[X v. State of Odisha, 2021 SCC OnLine Ori 1964, decided on 16-11-2021]

Arunima bose, Editorial Assistant has reported this brief.


For Petitioner: Mr Sarathi Jyoti Mohanty
For Opp. Parties: Mr L. Samantaray

Case BriefsSupreme Court

Supreme Court: The 3-judge bench of CJ SA Bobde, and R. S Reddy and AS Bopanna, JJ has issued notice to the Union of India in a petition seeking directions to all States and UTs to pay the maternity benefit of not less than Rs.6,000/- to all pregnant women and lactating mothers.

The writ petition filed by the Peoples Union for Civil Liberties prays,

“For an order directing all States and UTs to pay the maternity benefit of not less than Rs.6,000/- to all pregnant women and lactating mothers with effect from 5.7.13 in accordance with Section 4(b) of the National Food Security Act.”

The Court has asked the Union of India to furnish a status report in the matter.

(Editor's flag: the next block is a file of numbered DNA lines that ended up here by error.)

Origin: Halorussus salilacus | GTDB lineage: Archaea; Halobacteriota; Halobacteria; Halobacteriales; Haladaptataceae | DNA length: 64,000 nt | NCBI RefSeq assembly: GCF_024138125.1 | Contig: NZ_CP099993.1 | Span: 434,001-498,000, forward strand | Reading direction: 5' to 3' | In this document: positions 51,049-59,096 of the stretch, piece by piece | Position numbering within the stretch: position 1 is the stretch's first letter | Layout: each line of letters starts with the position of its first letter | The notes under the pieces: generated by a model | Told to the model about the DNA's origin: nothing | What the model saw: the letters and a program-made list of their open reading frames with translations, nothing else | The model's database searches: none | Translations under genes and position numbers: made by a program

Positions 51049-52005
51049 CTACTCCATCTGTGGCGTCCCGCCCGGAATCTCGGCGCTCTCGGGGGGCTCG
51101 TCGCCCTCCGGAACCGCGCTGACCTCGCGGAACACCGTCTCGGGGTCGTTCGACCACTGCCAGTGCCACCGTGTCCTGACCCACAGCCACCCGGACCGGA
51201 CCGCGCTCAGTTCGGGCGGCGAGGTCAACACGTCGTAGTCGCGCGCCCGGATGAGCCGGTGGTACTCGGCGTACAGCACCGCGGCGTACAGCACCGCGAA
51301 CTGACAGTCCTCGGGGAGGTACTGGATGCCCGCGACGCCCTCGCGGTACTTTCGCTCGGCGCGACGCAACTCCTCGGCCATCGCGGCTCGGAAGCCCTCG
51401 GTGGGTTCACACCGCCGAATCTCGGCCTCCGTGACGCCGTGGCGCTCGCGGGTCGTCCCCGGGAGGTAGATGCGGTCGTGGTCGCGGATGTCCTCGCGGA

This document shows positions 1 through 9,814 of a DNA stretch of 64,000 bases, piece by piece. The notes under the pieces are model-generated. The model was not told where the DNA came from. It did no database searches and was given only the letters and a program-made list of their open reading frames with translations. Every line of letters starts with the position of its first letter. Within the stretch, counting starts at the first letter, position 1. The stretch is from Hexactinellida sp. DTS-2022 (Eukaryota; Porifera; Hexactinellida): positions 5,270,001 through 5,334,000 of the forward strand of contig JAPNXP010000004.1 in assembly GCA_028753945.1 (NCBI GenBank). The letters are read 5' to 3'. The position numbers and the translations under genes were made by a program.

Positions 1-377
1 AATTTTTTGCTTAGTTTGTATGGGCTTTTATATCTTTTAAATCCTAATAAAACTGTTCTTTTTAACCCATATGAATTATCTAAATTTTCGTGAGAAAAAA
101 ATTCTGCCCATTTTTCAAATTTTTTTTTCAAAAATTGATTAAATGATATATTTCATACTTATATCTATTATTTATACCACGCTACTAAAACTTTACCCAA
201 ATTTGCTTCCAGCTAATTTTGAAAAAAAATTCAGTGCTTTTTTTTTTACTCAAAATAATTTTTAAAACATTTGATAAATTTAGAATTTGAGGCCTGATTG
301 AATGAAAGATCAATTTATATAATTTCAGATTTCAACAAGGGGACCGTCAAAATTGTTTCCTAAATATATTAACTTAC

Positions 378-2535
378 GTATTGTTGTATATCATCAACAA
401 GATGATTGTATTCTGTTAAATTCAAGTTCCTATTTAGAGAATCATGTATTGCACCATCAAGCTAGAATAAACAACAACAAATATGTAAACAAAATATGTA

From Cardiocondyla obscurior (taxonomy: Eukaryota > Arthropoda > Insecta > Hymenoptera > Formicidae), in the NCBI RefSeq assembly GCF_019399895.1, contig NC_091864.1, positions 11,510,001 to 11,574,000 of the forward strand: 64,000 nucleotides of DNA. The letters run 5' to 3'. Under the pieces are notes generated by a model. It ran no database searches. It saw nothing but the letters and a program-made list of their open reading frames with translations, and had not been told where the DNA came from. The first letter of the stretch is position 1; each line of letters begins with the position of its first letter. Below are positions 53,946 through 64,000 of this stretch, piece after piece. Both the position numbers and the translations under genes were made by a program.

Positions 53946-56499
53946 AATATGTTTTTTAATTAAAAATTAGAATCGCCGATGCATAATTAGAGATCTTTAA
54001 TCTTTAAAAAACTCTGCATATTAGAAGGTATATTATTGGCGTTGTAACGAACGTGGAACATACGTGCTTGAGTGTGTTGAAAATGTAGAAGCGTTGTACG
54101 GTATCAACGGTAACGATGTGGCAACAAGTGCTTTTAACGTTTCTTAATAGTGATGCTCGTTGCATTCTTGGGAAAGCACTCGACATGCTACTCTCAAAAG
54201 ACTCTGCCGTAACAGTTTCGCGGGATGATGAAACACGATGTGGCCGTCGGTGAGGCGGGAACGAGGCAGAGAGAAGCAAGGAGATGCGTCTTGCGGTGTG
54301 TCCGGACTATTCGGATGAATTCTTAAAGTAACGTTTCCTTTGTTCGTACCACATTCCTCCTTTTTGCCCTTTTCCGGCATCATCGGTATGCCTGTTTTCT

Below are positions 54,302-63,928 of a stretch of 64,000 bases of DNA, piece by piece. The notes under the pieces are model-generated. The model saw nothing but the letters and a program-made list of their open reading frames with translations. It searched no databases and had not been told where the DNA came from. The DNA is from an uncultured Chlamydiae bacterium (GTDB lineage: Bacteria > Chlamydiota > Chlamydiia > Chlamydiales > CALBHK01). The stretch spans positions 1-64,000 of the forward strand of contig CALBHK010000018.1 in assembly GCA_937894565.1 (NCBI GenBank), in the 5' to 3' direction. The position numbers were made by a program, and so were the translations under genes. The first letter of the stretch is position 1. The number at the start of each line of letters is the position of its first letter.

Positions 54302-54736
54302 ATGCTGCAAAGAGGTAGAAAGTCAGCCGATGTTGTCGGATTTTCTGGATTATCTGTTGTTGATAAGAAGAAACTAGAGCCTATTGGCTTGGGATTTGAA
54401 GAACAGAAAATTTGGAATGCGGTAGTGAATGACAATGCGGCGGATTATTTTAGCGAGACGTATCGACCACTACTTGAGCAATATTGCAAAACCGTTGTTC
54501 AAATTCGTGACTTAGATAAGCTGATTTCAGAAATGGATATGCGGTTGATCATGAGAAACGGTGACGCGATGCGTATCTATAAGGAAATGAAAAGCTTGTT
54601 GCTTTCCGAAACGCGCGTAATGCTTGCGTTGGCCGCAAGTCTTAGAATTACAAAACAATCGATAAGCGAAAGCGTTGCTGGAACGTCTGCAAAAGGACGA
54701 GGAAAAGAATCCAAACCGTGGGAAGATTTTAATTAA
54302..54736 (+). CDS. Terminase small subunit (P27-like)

It is pertinent to note that the Pradhan Mantri Matru Vandana Yojana (PMMVY) promises Rs 6,000 to all pregnant women and lactating mothers as per Section 4(b) of the National Food Security Act, 2013.

[Peoples Union for Civil Liberties v. Union of India, 2020 SCC OnLine SC 573 , order dated 14.07.2020]

Telangana High Court
Case BriefsCOVID 19High Courts

Telangana High Court: A Division Bench of Raghvendra Singh Chauhan, CJ and B. Vijaysen Reddy, J. directed the State to ensure that ambulances are available on National and State Highways as migrant workers, including pregnant women are using the same to reach destinations.

Concern as placed in the petition for which relief is sought is with regard to the failure of State Government to protect and safe guard meaningful access to essential health services to pregnant women and for neonatal care during COVID-19 lockdown.

Following were the direction sought by the petitioner:

  1. to ensure that in every COVID-19 hotspot or Red Zone, a Nodal Officer is appointed whose contact number(s) is publicly made available for accessing non COVID-19 related health services, including reproductive health and ensure provision of ambulances which are not ferrying COVID-19 patient